Is it that Universal wishes to play in the Battlestar sandbox but doesn't want to disturb the ending that Moore and Eick have established for the series? Or that they want to keep the franchise alive, even if it means offering up a take on the series that's a throwback to an earlier era?

At the end of the day, however, which version will fans spark to? Will they be willing to shell out money to see a film that features actors other than the ones they've grown accustomed to seeing in these roles? That's the real question, as audiences, even those obsessed with Cylons and Viper pilots, vote with their wallets.

What do you think of the news? Would you be interested in seeing a feature film based on Battlestar Galactica written by Glen A. Larson? Or does this news make you as unhappy as Laura Roslin facing down mutineers aboard Galactica? Discuss.


Asta said…
I was six when the original BSG debuted and, as a six year old, I enjoyed it. Especially hot on the heals of 'Star Wars'. When I caught one of the episodes of the original series recently, I cringed. That's not to say a believe a feature film wouldn't be better than the original series, but as good as the current Ron Moore incarnation? Frak No!

I was disheartened to hear the news that Universal was trying to relaunch the property yet again (and who reimagines a property before the last episode of the current reimagining has yet to air?), but not surprised. I know Larson owns the theatrical rights to the franchise, but the man hasn't been a force in the industry since the 80's and the only thing he seems to have produced in this decade is the abysmal 'Knight Rider' relaunch...which NBC/Universal quickly cancelled. My only hope is the script is as awful as I believe it will be and it goes no further. But if there is a BSG film without Jamie Bamber, Katee Sackhoff, James Callis, Mary McDonnell, and the rest I will not be seeing it.
Why indeed? This makes no sense to me from a creative or business standpoint. Ronald Moore has done such a brilliant job breathing new life into this story...why would you then go backwards? Hopefully, it will never make it to the big screen.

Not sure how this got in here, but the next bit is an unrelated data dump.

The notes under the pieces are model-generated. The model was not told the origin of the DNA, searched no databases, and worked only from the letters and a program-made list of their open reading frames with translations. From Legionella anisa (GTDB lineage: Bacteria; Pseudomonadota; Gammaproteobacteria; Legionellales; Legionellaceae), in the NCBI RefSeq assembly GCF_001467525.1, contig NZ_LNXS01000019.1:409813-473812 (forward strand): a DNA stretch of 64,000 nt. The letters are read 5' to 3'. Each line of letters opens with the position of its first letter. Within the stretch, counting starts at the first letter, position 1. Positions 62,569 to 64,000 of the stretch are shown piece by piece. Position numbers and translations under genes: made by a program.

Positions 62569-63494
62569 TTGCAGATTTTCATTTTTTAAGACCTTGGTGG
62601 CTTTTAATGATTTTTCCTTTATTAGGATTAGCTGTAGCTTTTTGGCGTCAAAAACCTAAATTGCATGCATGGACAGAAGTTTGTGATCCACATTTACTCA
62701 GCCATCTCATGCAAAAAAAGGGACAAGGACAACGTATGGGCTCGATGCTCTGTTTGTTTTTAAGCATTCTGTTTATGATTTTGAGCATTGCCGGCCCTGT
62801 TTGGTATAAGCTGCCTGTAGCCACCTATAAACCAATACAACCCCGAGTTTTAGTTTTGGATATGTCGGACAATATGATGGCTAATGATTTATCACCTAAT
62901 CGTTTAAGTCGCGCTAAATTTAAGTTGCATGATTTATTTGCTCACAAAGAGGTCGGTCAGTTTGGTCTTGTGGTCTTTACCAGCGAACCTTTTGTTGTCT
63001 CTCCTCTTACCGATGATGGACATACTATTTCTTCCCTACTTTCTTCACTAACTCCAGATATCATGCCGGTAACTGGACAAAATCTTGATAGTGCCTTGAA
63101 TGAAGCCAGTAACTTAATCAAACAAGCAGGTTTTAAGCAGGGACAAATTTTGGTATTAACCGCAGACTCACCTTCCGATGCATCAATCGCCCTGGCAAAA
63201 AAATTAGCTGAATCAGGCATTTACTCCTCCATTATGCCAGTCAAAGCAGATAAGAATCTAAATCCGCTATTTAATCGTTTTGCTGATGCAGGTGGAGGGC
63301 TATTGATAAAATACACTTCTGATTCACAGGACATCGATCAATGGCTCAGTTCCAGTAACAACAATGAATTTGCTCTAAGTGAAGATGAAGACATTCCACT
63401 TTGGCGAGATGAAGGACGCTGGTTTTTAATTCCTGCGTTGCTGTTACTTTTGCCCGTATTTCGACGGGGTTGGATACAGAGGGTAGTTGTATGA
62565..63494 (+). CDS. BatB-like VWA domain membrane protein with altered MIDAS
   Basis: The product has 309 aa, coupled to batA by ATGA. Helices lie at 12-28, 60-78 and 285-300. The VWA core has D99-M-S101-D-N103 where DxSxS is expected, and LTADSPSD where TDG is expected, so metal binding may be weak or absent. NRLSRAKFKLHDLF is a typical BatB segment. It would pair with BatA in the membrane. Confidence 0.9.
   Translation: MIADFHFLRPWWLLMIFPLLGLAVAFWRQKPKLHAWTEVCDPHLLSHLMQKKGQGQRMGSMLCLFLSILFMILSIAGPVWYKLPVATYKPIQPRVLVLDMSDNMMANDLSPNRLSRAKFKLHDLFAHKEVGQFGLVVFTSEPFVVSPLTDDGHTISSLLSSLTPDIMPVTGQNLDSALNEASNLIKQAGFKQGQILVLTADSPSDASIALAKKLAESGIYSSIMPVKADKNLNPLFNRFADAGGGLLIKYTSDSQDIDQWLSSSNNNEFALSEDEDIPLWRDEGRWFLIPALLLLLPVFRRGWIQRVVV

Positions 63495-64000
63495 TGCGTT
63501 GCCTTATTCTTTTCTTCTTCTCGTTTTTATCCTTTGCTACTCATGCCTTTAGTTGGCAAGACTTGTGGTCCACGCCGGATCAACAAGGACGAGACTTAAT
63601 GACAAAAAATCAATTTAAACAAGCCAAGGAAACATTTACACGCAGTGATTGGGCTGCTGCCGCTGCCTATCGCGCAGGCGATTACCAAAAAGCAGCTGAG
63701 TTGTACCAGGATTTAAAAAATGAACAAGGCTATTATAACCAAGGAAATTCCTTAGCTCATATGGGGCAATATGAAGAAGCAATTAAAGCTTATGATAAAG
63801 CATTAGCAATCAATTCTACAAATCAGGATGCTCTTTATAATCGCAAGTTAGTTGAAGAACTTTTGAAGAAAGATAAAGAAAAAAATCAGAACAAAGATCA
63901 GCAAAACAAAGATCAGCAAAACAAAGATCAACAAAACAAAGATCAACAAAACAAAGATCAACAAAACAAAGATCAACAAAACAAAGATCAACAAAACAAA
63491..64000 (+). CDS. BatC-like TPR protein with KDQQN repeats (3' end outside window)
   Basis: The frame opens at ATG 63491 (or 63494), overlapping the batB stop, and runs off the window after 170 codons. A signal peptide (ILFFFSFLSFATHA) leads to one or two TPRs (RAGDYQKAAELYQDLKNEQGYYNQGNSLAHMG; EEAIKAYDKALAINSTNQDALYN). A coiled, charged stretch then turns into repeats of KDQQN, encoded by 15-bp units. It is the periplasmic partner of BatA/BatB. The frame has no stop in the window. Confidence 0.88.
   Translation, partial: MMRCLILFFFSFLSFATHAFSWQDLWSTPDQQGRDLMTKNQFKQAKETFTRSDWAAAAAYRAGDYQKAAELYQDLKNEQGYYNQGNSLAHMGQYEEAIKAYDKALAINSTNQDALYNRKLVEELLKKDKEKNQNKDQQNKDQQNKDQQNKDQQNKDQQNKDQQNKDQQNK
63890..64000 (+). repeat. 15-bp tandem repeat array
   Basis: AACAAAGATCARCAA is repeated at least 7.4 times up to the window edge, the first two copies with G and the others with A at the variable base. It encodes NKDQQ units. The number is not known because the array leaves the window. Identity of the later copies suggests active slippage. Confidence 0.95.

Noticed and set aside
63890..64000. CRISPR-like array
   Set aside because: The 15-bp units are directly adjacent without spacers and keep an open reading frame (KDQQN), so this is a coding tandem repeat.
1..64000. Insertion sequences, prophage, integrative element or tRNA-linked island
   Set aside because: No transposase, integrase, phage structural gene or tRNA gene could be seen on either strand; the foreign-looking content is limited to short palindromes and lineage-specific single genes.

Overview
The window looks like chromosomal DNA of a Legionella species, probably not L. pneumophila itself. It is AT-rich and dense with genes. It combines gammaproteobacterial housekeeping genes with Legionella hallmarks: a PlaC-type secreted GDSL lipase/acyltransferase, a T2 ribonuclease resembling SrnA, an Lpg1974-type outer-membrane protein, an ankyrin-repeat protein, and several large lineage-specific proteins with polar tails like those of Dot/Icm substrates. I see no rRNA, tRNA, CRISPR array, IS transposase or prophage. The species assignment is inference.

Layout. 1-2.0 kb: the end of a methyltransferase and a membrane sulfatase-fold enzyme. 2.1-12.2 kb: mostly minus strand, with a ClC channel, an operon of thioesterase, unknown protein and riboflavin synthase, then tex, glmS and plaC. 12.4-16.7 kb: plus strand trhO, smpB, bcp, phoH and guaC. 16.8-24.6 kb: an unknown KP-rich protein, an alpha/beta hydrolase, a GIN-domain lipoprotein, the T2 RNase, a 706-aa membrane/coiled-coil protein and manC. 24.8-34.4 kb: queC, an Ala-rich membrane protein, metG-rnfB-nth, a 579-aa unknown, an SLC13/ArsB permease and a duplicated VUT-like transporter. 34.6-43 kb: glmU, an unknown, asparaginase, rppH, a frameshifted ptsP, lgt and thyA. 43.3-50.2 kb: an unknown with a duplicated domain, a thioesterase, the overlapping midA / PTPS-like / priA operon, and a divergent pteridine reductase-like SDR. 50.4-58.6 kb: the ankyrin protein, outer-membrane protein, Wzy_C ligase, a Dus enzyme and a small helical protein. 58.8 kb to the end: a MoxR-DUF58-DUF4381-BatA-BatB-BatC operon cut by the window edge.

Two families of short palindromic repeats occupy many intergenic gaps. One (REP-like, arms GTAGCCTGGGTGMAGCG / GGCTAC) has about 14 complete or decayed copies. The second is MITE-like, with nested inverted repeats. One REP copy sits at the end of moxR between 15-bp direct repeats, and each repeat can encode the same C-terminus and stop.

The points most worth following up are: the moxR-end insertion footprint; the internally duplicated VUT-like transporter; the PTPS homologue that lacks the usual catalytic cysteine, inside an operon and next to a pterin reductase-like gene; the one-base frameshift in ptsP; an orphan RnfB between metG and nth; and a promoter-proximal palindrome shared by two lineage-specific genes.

RenatoP said…
Definitely not a good idea. The only remote chance to get my interest in this project is if they're planning to have tons of space battles. That's because, in terms of drama and storyline, RDM's version said it all.
And please, keep at least the current BSG design. It's so much more a battlestar than the old design.
Page48 said…
A guy Larson's age oughta know better!
CaraBee said…
I just don't understand this move by Universal. I will not see a Larson version movie.
Unknown said…
It doesn't bother me anymore than any of the other dreck in theaters. RenatoP's got the idea. It'll be a huge action/adventure effort with special effects and explosions and lots of robots killing humans and someone destroying the robot queen at the end. It'll either go straight to DVD or spend about two weeks in theaters.
Anonymous said…
Boo. Leave it alone. Series was fantastic. Don't ruin it.
Taezar said…
Oh - does this mean we will see the return of Muffy the mechanical dog?
JediChric said…
It is only an attempt to bring in more $$$. And it is as likely to fail as one of Starbuck's marriages.
Anonymous said…
I would like to see what GL does with this property on the big screen. People forget the limitations placed upon TV in the 70's. This was before cable, only TV was the big 3 networks..

I've always liked the basic Battlestar story (and I was an adult when it originally aired) and would like to see what GL would do unfettered by the restrictions of TV in that era.